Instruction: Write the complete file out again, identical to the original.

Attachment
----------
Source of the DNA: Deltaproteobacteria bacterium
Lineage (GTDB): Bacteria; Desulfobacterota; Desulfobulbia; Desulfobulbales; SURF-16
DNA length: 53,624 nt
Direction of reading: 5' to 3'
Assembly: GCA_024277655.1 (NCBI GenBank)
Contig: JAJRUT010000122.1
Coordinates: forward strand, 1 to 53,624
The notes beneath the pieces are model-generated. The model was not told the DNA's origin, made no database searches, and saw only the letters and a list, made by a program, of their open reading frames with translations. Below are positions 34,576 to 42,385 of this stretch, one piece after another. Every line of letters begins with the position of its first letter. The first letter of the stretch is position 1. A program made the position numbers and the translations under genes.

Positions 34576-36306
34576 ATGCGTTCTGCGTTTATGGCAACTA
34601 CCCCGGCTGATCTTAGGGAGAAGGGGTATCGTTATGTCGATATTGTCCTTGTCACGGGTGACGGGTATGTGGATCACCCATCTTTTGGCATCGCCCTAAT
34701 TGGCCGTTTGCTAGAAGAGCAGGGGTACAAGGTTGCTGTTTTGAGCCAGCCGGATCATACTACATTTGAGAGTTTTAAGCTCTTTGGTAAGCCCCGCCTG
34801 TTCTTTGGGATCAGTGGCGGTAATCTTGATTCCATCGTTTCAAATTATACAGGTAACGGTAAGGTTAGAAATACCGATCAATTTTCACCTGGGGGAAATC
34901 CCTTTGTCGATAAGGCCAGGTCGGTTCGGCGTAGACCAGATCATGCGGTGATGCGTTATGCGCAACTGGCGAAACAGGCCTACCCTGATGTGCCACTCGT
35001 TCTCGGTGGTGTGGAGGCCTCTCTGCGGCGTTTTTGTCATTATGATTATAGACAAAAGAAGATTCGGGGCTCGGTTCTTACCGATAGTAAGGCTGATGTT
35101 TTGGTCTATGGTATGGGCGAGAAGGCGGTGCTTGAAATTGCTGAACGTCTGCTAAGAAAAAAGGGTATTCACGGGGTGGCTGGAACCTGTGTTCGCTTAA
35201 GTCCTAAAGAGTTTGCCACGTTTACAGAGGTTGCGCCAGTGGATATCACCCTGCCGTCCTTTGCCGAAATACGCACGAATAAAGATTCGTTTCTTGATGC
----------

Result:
Source of the DNA: Deltaproteobacteria bacterium
Lineage (GTDB): Bacteria; Desulfobacterota; Desulfobulbia; Desulfobulbales; SURF-16
DNA length: 53,624 nt
Direction of reading: 5' to 3'
Assembly: GCA_024277655.1 (NCBI GenBank)
Contig: JAJRUT010000122.1
Coordinates: forward strand, 1 to 53,624
The notes beneath the pieces are model-generated. The model was not told the DNA's origin, made no database searches, and saw only the letters and a list, made by a program, of their open reading frames with translations. Below are positions 34,576 to 42,385 of this stretch, one piece after another. Every line of letters begins with the position of its first letter. The first letter of the stretch is position 1. A program made the position numbers and the translations under genes.

Positions 34576-36306
34576 ATGCGTTCTGCGTTTATGGCAACTA
34601 CCCCGGCTGATCTTAGGGAGAAGGGGTATCGTTATGTCGATATTGTCCTTGTCACGGGTGACGGGTATGTGGATCACCCATCTTTTGGCATCGCCCTAAT
34701 TGGCCGTTTGCTAGAAGAGCAGGGGTACAAGGTTGCTGTTTTGAGCCAGCCGGATCATACTACATTTGAGAGTTTTAAGCTCTTTGGTAAGCCCCGCCTG
34801 TTCTTTGGGATCAGTGGCGGTAATCTTGATTCCATCGTTTCAAATTATACAGGTAACGGTAAGGTTAGAAATACCGATCAATTTTCACCTGGGGGAAATC
34901 CCTTTGTCGATAAGGCCAGGTCGGTTCGGCGTAGACCAGATCATGCGGTGATGCGTTATGCGCAACTGGCGAAACAGGCCTACCCTGATGTGCCACTCGT
35001 TCTCGGTGGTGTGGAGGCCTCTCTGCGGCGTTTTTGTCATTATGATTATAGACAAAAGAAGATTCGGGGCTCGGTTCTTACCGATAGTAAGGCTGATGTT
35101 TTGGTCTATGGTATGGGCGAGAAGGCGGTGCTTGAAATTGCTGAACGTCTGCTAAGAAAAAAGGGTATTCACGGGGTGGCTGGAACCTGTGTTCGCTTAA
35201 GTCCTAAAGAGTTTGCCACGTTTACAGAGGTTGCGCCAGTGGATATCACCCTGCCGTCCTTTGCCGAAATACGCACGAATAAAGATTCGTTTCTTGATGC